Barcelona native Leonardo Balada’s work has been labelled “Dalí’s surrealism in music”. (According to the sleeve notes, the great artist said of him: “I consider the young composer, Mr Leonardo Balada, to possess a remarkable talent!”).
The release notes say this is an aspect of his work explored in this programme “through the technique of sound transformation in which abstract musical materials become familiar melody.”
It’s not quite as unfamiliar as it sounds – it’s quirky more than difficult, and Balada clearly has a sense of humour. This has been hard to review, admittedly, but we’ve listened to it many times (possibly more times than anyone other than the composer) and it’s not as “hard” an album as a first play might suggest, the overall feeling being skittish and playful.
The term “caprichos” in Spain is associated with a series of Francisco Goya etchings that critique life in late 18th- and early 19th-century Spain, and depicting poverty, corruption, superstition, violence. Balada’s Caprichos are not critiques of society but do reference Spanish heritage, admittedly mostly obliquely.
Played by a quartet, Caprichos No.7, Fantasies Of La Tarara, (which is modern, 2009) opens and the first section is Obsessions, a rather playful piece. The percussion (vibraphone, xylophone) gives it a quirkiness that often offsets the slightly more jarring wind instruments. The second piece, Surprises does indeed, as the playfulness vanishes to be replaced by a slightly creepy if gentle piece; the music for an arty kids’ animation in which strange creatures cavort in the woods in moonlight.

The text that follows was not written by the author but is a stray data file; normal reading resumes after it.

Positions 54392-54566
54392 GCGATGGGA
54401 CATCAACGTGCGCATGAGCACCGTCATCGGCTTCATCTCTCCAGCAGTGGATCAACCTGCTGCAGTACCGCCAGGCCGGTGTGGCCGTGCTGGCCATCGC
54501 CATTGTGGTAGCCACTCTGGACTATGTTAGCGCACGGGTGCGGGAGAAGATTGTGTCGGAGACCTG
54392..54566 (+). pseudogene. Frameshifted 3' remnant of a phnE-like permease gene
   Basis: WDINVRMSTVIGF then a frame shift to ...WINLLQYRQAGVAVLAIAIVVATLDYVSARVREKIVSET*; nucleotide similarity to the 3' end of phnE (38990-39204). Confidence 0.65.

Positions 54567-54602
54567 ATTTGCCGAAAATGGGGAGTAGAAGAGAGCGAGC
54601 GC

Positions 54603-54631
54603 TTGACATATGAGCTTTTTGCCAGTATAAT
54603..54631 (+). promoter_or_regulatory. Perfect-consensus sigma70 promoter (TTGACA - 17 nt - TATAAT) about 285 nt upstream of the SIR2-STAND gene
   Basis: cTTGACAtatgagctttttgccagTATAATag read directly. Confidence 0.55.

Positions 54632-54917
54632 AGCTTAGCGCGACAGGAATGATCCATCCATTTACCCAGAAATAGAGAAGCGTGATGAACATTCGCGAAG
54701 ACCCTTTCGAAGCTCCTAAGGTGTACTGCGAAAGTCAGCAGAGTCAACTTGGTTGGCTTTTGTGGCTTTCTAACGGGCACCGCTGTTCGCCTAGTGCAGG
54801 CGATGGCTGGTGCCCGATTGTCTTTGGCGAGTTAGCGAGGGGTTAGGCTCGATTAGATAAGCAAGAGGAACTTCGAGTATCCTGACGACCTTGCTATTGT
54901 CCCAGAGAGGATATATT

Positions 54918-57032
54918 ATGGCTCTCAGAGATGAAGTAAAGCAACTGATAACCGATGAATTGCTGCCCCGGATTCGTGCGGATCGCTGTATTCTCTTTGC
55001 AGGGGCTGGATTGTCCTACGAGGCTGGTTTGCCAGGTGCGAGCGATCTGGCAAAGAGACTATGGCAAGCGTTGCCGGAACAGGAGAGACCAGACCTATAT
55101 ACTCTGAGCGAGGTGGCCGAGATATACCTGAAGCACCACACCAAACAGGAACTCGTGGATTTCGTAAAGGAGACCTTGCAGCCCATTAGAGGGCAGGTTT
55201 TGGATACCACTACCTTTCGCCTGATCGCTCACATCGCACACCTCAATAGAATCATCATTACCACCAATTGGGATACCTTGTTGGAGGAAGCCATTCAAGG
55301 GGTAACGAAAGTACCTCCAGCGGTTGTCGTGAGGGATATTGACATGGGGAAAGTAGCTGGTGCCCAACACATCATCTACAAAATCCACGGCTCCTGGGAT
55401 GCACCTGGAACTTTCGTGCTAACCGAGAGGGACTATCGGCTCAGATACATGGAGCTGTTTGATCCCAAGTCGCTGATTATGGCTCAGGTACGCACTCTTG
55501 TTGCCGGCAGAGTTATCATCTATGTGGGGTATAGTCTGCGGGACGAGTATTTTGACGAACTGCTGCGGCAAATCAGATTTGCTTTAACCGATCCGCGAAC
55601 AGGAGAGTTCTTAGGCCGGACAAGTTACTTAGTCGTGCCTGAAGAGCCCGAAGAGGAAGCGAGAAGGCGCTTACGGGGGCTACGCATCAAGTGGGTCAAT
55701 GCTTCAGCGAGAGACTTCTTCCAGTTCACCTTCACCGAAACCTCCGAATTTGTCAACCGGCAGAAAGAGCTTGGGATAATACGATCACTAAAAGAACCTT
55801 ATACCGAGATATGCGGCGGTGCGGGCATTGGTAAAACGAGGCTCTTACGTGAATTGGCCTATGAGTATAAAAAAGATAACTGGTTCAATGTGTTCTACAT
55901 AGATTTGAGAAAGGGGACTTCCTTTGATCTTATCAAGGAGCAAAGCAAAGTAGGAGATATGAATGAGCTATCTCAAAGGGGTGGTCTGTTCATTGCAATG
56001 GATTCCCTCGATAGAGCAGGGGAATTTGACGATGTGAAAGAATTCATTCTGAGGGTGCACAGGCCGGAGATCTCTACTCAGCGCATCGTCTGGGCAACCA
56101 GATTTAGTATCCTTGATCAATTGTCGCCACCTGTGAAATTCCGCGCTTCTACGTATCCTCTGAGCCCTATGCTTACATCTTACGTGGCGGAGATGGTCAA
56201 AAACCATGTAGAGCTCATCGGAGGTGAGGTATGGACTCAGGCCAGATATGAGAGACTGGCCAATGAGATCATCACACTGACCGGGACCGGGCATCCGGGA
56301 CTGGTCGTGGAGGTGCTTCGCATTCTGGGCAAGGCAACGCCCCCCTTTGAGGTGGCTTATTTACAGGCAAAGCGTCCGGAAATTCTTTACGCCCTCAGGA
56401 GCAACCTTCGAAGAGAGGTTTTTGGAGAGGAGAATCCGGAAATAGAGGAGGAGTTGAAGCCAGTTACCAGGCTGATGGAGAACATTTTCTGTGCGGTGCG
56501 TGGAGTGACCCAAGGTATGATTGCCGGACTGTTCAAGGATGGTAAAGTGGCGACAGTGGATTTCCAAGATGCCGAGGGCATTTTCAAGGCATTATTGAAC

The eerie mood is strengthened in the third movement Intimate, though the clarinet is more gentle, the strings adding a slight folk feel. No.6 is on the whole quieter, though it ends amusingly.
The Double Concerto is last and is lively piece with plenty of virtuosity. The sleeve notes claim it to be avant-garde but it’s highly listenable, a cross between folktronica from popular music, classical music from a kids’ animation and jazz. There are folk tunes buried in there, too.
Out on Naxos (8.579056) this is for people who like their music adventurous and embracing; it might take a few plays but it’s worth the effort.
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